VideoHelp Forum
+ Reply to Thread
Results 1 to 5 of 5
  1. Member
    Join Date : Dec 2006
    Location : United States
    Search Comp PM
    Last week I ordered a brand new computer its beening built by ibuypower. I ordered a Liquid CPU Cooling System by amd with it. How long should it last? Will it ever need to be replaced? Ill be doing lots of video encoding, editing videos,capture videos and playing games on it. Will me doing all those stuff decrease the liquid cooling system? The reason why i got the cooling system is cause my old deskop gets so much warm air blowing from it. Its using a basic intel heatsink. Cpu is amd fx 8350. I never had a cpu cooling system so its all new to me.
    Last edited by Wizard23; 17th May 2014 at 02:57.
    Quote Quote  
  2. Member turk690's Avatar
    Join Date : Jul 2003
    Location : ON, Canada
    Search Comp PM
    It's a closed system and ideally the liquid won't get out. It really shouldn't bother you. In my experience so far these are more noteworthy:
    • after its specified lifetime the pump is the first to malfunction
    • constant wide temperature swings due to big differences in CPU utilization may have the tendency to loosen the screws that bolt this pump to the CPU
    • dust bunnies collect on the radiator fins and prevent heat dissipation
    For the nth time, with the possible exception of certain Intel processors, I don't have/ever owned anything whose name starts with "i".
    Quote Quote  
  3. Mod Neophyte Super Moderator redwudz's Avatar
    Join Date : Sep 2002
    Location : USA
    Search Comp PM
    I use a couple of Corsair liquid cooling systems. They use common auto antifreeze and water. I set mine up to draw filtered air from inside the PC to keep from getting dust in the radiator core and plugging it. You could also add an external filter if you draw outside air. Just make sure you clean it occasionally. Inside air isn't as efficient for cooling, but I have two big 120mm intake fans with filters at the front of the PC and the filters are much easier to clean than the radiator.

    I also plug the cooling pump into a power fan socket on the PC motherboard. That's a fan socket that isn't speed controlled. It's also set to be monitored for 'fan failure' by the motherboard, so hopefully I will get notice if the pump dies. I also have a overtemp alarm (60C+) on the motherboard set to notify me of higher than usual temperatures.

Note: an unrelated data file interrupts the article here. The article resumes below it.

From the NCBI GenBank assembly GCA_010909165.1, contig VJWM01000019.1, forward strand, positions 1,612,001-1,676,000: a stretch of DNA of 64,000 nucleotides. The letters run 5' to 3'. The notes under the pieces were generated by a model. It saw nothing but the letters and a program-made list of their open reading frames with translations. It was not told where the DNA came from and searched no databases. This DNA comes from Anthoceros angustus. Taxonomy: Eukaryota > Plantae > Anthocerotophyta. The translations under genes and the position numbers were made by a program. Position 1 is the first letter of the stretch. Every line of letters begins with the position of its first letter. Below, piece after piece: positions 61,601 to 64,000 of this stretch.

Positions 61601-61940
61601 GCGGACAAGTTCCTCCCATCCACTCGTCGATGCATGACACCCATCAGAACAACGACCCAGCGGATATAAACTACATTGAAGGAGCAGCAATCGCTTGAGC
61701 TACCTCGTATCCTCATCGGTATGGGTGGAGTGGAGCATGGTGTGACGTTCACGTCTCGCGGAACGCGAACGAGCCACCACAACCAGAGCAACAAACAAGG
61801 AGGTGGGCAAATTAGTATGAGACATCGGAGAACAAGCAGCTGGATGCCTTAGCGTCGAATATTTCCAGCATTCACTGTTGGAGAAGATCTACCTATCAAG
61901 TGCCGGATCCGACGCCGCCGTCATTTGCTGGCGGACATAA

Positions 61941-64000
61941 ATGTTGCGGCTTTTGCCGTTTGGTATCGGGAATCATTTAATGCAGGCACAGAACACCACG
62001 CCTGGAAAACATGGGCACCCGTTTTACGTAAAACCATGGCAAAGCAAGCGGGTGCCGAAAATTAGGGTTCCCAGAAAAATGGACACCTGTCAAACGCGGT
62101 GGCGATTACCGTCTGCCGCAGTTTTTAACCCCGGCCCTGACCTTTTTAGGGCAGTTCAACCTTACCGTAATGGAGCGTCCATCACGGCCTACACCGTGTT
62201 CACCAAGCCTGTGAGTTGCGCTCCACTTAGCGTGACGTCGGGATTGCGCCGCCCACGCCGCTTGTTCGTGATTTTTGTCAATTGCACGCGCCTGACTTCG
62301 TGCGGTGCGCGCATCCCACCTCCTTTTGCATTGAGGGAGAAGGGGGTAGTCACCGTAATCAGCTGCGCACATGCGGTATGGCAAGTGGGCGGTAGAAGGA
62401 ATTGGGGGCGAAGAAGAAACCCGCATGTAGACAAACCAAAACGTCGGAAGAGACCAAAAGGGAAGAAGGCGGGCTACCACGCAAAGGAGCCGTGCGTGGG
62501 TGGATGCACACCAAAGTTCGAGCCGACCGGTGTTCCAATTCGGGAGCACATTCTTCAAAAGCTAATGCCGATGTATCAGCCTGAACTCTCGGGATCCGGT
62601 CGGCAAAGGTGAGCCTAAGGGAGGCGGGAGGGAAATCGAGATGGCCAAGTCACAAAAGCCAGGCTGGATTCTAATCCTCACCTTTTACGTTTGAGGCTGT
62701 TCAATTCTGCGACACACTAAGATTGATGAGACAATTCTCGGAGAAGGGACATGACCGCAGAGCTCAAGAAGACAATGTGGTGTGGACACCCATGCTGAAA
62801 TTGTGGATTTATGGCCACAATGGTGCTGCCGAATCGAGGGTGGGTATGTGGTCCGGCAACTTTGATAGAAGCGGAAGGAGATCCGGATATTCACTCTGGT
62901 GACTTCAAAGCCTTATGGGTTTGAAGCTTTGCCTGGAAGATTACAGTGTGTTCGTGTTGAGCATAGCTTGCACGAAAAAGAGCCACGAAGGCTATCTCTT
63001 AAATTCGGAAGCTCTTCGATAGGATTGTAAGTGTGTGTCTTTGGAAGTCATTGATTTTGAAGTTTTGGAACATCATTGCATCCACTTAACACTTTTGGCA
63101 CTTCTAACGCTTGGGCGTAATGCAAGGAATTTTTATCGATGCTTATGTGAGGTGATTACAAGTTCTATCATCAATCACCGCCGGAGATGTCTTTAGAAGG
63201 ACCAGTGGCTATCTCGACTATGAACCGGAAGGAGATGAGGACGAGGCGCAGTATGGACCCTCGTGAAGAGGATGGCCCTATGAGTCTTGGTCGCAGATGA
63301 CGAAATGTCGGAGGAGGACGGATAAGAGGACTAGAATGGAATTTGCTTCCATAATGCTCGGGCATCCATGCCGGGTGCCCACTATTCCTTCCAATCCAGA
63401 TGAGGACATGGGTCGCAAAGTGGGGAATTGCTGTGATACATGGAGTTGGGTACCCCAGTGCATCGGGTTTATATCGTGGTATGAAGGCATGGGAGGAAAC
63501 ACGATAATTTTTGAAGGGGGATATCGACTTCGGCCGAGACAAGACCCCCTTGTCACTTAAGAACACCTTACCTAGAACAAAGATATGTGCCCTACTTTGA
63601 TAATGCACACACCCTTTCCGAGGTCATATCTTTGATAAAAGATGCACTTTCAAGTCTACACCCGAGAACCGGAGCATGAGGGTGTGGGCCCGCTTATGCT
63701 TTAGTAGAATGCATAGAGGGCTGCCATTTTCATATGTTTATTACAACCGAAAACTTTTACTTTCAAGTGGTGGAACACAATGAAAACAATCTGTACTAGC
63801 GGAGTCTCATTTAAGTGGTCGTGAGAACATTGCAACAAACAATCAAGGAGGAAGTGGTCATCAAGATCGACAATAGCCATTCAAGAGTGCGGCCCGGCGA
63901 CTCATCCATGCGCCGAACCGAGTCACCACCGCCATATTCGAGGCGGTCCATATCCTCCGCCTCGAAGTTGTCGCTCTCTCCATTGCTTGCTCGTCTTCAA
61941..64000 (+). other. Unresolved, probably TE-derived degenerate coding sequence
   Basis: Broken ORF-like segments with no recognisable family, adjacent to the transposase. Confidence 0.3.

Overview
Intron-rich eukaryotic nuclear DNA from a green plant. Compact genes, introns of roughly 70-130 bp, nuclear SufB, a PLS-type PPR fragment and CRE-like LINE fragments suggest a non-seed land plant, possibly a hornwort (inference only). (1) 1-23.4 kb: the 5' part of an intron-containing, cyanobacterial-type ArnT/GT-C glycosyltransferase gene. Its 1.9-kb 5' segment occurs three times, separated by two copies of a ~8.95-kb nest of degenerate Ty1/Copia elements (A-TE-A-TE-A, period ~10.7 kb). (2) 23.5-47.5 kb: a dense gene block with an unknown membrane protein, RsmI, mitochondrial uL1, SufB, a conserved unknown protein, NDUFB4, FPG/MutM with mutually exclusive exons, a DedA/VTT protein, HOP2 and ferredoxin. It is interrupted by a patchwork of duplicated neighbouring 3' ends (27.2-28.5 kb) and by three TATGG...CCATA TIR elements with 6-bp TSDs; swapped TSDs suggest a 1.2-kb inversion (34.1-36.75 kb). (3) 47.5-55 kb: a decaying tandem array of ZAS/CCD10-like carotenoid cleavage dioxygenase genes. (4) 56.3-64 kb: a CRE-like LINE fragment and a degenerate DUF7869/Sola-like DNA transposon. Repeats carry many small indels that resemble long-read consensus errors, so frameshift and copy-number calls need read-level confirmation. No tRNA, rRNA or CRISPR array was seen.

I am completely 'sold' on liquid cooling after going through several good brand aftermarket air cooling heatsinks. The last huge one used two 80mm fans and the overclocked PC still ran way too hot. My PC now idles at 20C and runs about 40C under full load. I also use a passively cooled video card so my PC runs very quietly.

    A bonus of liquid cooling is that the inside of the PC is now much cooler. The air type CPU heatsinks dumped a lot of heat inside the PC and the exhaust fans didn't pull it all out. RAM, Northbridge, Southbridge and GPU chips all benefit.

    EDIT: I am also using a AMD FX-8350 with liquid cooling. It's great for H.264 encodes.
    A thread about building it:
    Last edited by redwudz; 17th May 2014 at 16:07.
    Quote Quote  
  4. Member ranchhand's Avatar
    Join Date : Oct 2005
    Location : USA-midwest
    Search Comp PM
    I went to liq cooling 3 years ago and never looked back. So far no problems. Red..... what brand cooler are you using?
    [EDIT]: Sorry, you posted your unit in your link:
    I'm using a Corsair H-50 water cooler.
    Quote Quote  
  5. Mod Neophyte Super Moderator redwudz's Avatar
    Join Date : Sep 2002
    Location : USA
    Search Comp PM
    Compared to a huge and noisy $50+ air cooler, Liquid cooling is really the way to go. I also use 120mm PWM (Pulse Width Modulated) fans on the radiator. They run at a very low 600 RPM unless the CPU temp rises, then they can go up to 2000 RPM or so if needed. I use the same 120mm PWM fans for my front intake fans. Some newer MBs like mine do a great job of working with PWM fans for the CPU and the case.
    Quote Quote